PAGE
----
Slavoj Zizek suggests that today there are two kinds of opium for the people: Opium and the people.
The return of „the people“ marks the rise of the populist right, which especially in Germany, purports to act in the name of a mythical, equally powerful and innocent homogeneous entity called „das Volk“. But even liberals like Volt or Podemos (to a lesser extent) play the game when they designate themselves neither right nor left but claim to act in the name of this mythical entity.
The referent serves to obfuscate the real power relations in a society and can never be upheld as soon as real political decisions, where one group of society struggles against another, have to be taken. While this strategy can be easily discarded, the relation of the left to the other of Zizek’s opiums, namely drugs proper, is not so easy to assess.
Some claim drugs have liberating potential and others vilify them. The neuropsychopharmacologist David Nutt claims that the illegality or legality of a substance is not based on any rational risk assessment. Alcohol has by far the most harmful effects on others and magic mushrooms near to none. Some drugs inspire awe, creativity and curiosity while others simply numb the pain of existence.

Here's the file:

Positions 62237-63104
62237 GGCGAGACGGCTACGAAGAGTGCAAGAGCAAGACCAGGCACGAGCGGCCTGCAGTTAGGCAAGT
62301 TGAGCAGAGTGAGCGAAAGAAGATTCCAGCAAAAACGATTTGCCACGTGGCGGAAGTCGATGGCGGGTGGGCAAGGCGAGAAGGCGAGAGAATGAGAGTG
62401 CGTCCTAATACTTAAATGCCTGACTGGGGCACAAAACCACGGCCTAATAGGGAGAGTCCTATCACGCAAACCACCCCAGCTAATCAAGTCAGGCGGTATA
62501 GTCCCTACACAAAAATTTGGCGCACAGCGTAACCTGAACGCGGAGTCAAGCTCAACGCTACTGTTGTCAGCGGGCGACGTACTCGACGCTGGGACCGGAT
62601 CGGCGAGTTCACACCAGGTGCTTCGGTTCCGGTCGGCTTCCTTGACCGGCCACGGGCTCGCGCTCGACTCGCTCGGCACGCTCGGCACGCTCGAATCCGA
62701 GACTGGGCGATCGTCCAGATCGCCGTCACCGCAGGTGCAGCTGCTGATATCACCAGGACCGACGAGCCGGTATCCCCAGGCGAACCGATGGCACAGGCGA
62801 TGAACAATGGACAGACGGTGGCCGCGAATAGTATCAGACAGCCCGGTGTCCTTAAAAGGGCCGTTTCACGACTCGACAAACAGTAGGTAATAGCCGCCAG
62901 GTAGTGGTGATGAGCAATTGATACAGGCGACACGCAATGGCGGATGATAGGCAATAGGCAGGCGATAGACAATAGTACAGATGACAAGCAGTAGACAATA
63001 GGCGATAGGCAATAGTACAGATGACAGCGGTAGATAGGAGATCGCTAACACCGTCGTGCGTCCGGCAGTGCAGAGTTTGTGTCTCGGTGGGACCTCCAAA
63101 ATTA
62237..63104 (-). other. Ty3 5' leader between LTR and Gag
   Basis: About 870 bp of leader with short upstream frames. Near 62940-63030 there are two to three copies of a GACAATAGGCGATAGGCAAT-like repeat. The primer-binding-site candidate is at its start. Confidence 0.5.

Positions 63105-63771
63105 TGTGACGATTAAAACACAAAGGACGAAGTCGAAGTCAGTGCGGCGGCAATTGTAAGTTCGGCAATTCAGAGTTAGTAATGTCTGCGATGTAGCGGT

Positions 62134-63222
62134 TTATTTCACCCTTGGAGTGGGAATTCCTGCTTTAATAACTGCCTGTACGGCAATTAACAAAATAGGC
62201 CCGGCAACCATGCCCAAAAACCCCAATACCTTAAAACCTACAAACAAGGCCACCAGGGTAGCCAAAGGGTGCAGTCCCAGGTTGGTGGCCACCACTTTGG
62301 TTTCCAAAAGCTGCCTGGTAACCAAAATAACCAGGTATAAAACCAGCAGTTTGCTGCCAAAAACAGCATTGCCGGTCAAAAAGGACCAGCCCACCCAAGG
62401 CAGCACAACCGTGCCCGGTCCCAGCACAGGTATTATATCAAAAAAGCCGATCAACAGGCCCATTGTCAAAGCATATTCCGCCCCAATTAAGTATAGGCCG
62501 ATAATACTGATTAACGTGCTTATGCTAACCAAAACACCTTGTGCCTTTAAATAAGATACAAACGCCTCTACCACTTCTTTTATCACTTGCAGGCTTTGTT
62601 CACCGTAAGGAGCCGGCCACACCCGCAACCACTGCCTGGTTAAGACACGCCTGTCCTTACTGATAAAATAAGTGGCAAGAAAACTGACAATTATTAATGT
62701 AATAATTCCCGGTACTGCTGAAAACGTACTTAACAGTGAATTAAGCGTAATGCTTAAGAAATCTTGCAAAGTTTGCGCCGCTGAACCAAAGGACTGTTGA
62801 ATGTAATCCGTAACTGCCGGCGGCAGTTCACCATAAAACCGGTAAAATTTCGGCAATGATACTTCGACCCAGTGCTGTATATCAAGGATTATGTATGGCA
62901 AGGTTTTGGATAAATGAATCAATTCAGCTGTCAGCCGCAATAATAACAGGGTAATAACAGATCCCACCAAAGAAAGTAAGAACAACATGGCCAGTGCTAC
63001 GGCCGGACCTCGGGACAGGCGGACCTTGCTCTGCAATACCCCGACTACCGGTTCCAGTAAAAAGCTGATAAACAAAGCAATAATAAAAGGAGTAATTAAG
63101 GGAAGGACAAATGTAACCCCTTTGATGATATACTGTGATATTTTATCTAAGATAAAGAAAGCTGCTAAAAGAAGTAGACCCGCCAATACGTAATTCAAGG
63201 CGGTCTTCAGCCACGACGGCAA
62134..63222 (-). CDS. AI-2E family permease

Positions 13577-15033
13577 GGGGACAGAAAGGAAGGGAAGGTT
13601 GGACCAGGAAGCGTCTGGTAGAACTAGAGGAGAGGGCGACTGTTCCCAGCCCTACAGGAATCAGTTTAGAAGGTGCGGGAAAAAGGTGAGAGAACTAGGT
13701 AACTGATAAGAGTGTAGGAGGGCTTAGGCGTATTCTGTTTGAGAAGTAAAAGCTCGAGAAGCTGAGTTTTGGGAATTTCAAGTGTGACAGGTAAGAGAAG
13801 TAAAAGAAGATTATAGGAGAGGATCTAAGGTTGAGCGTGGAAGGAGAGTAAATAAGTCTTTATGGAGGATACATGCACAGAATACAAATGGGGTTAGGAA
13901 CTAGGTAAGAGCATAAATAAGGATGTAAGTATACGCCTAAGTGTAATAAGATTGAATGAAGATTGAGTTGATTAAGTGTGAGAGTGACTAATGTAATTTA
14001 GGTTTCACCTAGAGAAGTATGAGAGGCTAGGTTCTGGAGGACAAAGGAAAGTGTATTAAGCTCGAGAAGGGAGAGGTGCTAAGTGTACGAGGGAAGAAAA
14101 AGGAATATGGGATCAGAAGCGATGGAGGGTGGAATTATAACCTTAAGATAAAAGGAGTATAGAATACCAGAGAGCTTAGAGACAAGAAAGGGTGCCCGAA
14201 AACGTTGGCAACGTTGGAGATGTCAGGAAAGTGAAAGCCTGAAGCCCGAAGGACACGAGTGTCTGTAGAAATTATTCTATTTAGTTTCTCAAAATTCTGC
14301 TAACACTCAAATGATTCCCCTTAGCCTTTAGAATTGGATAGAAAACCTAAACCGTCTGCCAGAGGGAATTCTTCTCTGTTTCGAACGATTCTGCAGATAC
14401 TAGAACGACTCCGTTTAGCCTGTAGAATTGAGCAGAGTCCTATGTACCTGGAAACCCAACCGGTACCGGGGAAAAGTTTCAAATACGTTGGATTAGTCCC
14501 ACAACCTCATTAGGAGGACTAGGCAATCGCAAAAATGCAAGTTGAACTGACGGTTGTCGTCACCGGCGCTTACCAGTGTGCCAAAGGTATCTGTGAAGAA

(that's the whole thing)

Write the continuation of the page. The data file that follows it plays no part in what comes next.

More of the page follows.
The consumption of drugs is the endgame of the hedonic consumer. There is no other route to bliss for such a low effort. In some ways the drug addict is the only one who takes the imperative of postmodern society at face value: Enjoy!
The rest of us contend ourselves with diet coke or even chocolate laxatives. We are stuck in the imperative to consume but try to avoid its detrimental effects. Thereby we lose enjoyment itself and keep the bad conscience of not having enjoyed enough. What if the purpose of life is not to enjoy but to find your duty and act on it?